The Science of Mike Tyson and Elements of Peek-A-Boo: part VIa

pab-logo-quick-waist-turn-150px-jpgMike Tyson punching principles applied to outside hooks and flurry of uppercuts.

 

 

 

 

Content:

Introduction

1. Quick waist turn and outside left hook

2. Waist twister and flurry of uppercuts / shovels

References

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Introduction

More on hooks and uppercuts. Material of the article is heavily based on books by Jack Dempsey, Edwin L. Haislet, and Frank Bulter [1-3]. Heavily means we are practically citing complete paragraphs from these books.

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Quick Waist Turn & Outside Left Hook

What would happen if you combine the hip hunch with the heel thud? Let’s try to find out.

Initial posture

For simplicity, we assume your feet are on the even line like in the basic peekaboo stance. Bend knees slightly more. Put right leg on the ball of its foot. Transfer slightly more weight on the left leg.

quick-waist-turn-initial-gif

Initial posture to demonstrate the quick waist turn principle. CLICK TO OPEN in a new window.

Unlike the demonstration of the heel thud, here, you do not need to place your feet too far apart. Likewise, your right foot could be placed on its ball, not necessarily on the toe. As a result, your weight may stay more in the middle rather than be completely on the left leg. Just to make it clear: any technique would work as long as you raise the right heel and charge the left hip.

Clockwise quick waist turn

Now, roughly at the same time, attempt to hip hunch with the left leg while achieving a heel thud with the right. We recap for you in more details: whirl your body to your right in such fashion that your left hip comes up with a circling, shoveling hunch. Meanwhile, try to drop your some of your weight (but not all) on the right heel so violently that the right heel comes down with a thud.

quick-waist-turn-gif

The hip hunch and the heel thud executed simultaneously result in the quick waist turn. CLICK TO OPEN in a new window.

We would refer to this resulting motion as the quick waist turn [2]. Formally speaking, the quick waist turn is not the basic principle, because it can be derived from more basic principles such as the heel thud and the hip hunch. However, to explain other concepts and principles, we find it usefull to be introduced here.

Example of an outside hook by Mike Tyson

You may observe these and other technical elements in the example of an outside hook by Mike Tyson below.

quick-waist-turn-example-tyson-gif

Example of an outside hook by Mike Tyson. Highlighted is the quick waist turn (1/4 speed). CLICK TO OPEN in a new window.

In the first couple of frames, he executes literally all the stages needed to get into the initial posture we described above. At the end of the initial moves, when he transfers more weight on the left leg, Mike drops the left fist from the jaw and keeps the striking elbow roughly horizontal relative to the ground. Immediately follows the left leg hip hunch and the right leg heel thud, resulting in the clockwise quick waist turn, which is highlighted in GIF above.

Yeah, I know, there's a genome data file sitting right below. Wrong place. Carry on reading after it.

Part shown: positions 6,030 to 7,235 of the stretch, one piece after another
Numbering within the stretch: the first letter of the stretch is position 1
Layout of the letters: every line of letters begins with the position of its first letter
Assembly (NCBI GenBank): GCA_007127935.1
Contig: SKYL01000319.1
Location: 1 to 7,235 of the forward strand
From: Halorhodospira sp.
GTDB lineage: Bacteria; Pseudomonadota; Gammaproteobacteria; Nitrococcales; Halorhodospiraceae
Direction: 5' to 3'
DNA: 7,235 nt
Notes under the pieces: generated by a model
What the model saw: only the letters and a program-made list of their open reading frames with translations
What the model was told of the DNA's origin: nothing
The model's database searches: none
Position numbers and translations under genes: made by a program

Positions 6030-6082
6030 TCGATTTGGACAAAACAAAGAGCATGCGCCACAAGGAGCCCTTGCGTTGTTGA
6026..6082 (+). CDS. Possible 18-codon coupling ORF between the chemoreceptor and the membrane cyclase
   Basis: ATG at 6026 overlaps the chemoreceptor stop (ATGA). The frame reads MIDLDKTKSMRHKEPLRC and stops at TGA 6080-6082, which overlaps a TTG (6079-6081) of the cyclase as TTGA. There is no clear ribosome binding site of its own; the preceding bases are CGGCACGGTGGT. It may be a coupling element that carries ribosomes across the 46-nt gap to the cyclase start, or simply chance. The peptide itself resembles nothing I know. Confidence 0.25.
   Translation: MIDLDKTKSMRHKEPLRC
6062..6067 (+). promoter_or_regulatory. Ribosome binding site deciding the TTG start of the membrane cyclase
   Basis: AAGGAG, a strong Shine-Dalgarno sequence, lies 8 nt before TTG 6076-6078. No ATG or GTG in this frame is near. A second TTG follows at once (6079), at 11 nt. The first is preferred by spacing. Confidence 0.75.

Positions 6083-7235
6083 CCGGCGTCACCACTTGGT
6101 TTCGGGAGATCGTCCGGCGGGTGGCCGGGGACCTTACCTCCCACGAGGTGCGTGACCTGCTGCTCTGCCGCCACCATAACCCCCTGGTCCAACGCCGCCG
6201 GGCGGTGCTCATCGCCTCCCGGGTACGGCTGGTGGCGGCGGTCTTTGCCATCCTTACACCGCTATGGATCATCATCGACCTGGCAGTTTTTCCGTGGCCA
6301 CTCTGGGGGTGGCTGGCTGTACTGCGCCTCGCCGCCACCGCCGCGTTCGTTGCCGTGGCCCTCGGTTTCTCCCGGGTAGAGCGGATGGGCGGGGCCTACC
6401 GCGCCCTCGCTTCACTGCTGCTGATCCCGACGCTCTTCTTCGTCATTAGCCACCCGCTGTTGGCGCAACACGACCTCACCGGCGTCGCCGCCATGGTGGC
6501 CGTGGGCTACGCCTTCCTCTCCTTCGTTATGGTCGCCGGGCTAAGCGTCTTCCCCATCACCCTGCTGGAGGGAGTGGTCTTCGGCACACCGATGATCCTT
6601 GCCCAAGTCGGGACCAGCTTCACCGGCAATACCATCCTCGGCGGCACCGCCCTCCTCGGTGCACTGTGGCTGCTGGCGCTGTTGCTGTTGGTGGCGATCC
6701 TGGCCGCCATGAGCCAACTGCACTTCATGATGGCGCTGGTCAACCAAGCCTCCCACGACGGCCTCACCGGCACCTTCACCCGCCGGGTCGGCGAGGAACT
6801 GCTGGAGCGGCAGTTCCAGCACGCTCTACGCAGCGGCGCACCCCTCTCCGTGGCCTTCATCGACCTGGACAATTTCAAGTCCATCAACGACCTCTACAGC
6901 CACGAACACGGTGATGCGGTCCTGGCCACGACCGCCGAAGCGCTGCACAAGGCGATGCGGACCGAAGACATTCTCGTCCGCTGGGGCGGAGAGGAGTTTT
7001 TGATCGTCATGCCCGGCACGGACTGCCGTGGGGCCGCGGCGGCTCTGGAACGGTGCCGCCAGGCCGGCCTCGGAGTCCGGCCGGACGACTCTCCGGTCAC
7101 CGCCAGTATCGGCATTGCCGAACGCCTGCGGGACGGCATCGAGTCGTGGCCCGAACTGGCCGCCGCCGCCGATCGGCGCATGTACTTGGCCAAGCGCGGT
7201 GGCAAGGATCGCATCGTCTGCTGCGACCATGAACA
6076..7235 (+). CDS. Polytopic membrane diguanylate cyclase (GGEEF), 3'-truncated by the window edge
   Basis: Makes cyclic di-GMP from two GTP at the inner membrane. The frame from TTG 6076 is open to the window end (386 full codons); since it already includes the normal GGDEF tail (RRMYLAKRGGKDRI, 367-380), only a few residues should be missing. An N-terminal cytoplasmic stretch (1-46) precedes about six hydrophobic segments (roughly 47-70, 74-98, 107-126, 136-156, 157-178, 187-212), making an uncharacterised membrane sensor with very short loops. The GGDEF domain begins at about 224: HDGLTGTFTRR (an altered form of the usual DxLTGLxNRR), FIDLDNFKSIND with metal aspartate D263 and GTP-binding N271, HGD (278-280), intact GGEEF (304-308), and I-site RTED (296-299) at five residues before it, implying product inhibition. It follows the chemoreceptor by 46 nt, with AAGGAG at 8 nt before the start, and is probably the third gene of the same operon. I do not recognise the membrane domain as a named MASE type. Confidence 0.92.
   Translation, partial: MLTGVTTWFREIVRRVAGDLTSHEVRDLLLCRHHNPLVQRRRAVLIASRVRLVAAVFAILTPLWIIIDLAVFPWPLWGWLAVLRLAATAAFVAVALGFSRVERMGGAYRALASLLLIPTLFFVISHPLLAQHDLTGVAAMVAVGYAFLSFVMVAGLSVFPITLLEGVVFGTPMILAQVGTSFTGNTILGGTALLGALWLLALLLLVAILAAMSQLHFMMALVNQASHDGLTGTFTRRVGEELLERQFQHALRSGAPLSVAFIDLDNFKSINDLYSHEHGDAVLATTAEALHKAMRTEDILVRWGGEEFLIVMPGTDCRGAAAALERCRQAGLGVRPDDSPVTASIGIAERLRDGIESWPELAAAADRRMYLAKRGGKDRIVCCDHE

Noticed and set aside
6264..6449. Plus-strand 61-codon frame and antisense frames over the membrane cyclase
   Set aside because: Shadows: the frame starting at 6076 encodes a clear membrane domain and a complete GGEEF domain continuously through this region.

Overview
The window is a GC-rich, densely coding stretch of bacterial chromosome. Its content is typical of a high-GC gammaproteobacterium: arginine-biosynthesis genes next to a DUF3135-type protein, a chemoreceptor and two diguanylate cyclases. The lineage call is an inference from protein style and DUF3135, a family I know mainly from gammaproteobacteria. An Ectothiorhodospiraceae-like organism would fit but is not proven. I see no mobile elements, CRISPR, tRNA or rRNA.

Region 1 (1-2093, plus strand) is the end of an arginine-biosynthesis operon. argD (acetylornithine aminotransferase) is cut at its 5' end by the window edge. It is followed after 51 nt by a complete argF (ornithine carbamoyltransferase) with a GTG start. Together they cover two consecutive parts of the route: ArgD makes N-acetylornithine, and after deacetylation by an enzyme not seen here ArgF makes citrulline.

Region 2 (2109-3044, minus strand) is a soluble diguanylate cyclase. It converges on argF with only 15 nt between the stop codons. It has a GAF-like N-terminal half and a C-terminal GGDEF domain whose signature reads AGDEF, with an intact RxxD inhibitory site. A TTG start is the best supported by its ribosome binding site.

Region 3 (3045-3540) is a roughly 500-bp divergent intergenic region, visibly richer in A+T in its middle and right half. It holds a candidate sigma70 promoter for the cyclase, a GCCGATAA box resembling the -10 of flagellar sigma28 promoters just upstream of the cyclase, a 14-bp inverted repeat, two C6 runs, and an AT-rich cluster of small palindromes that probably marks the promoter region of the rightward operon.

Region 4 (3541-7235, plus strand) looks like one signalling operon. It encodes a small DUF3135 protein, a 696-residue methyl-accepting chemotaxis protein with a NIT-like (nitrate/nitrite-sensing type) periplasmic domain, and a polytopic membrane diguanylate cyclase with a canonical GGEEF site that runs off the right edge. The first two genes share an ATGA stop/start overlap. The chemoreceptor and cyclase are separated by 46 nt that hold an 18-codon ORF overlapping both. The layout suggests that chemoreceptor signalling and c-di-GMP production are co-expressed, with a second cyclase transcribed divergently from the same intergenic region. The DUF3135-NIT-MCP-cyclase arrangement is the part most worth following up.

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Waist Twister & Flurry of Shovels / Uppercuts

We uncover the secret Cus D’Amato’s fighters were famous for: how to throw 4-6 twelve inch punches just in 2 seconds [4,5]. Unless you are extremely endowed by nature, you cannot just move your arms up and down to produce neither single nor multiple fast and hard uppercuts. In the example below, Mike Tyson before the fight with Lennox Luis, is just moving his arms up and down:

OPEN GFYCAT in a new window. OPEN PINTEREST in a new window.

The movement of arms should be passive in the sense that it should be driven by another movement. All what is required from the arms is that they can swing freely.

Disclaimer

It is important to point out this is not a tutorial. We only outline the concepts and principles, but do not provide the full methodology to develop the technique from a beginner level. The rendered animated GIFs should not by any means be considered as examples of the ultimate technique. They illustrate only what they are said to illustrate in the describing text. Nothing more, nothing less. Always remember to watch actual fighters doing stuff.

Shrug of shoulders

The trick that allows your arms swinging freely on the shoulders is to pull your shoulders up and somewhat backwards as if you are doing a shrug. The shrug is done by contracting the trapezius muscles. Make sure that the deltoids are relaxed. See animations in GIF below:

shrug-of-shoulders-gif

Initial preparation: shrug your shoulders with trapezius muscles while keeping deltoids relaxed. CLICK TO OPEN in a new window.

Please note that our 3D model is showing the contraction of trapezius muscles inadequately.

Snapping mechanics

The reason to shrug your shoulders before attempting to punch is because by doing so you restrict the arm movements to rotations along the axis that goes through both shoulders. To check that, quickly turn your upperbody and shoulders somehow, for instance, by doing the quick waist turn or the shoulder whirl. The advancing forward shoulder would cause the corresponding arm to swing forward by itself because of the muscle tension is deltoids. In other words, you use the principle of the shoulder snap. See left animations in GIF below: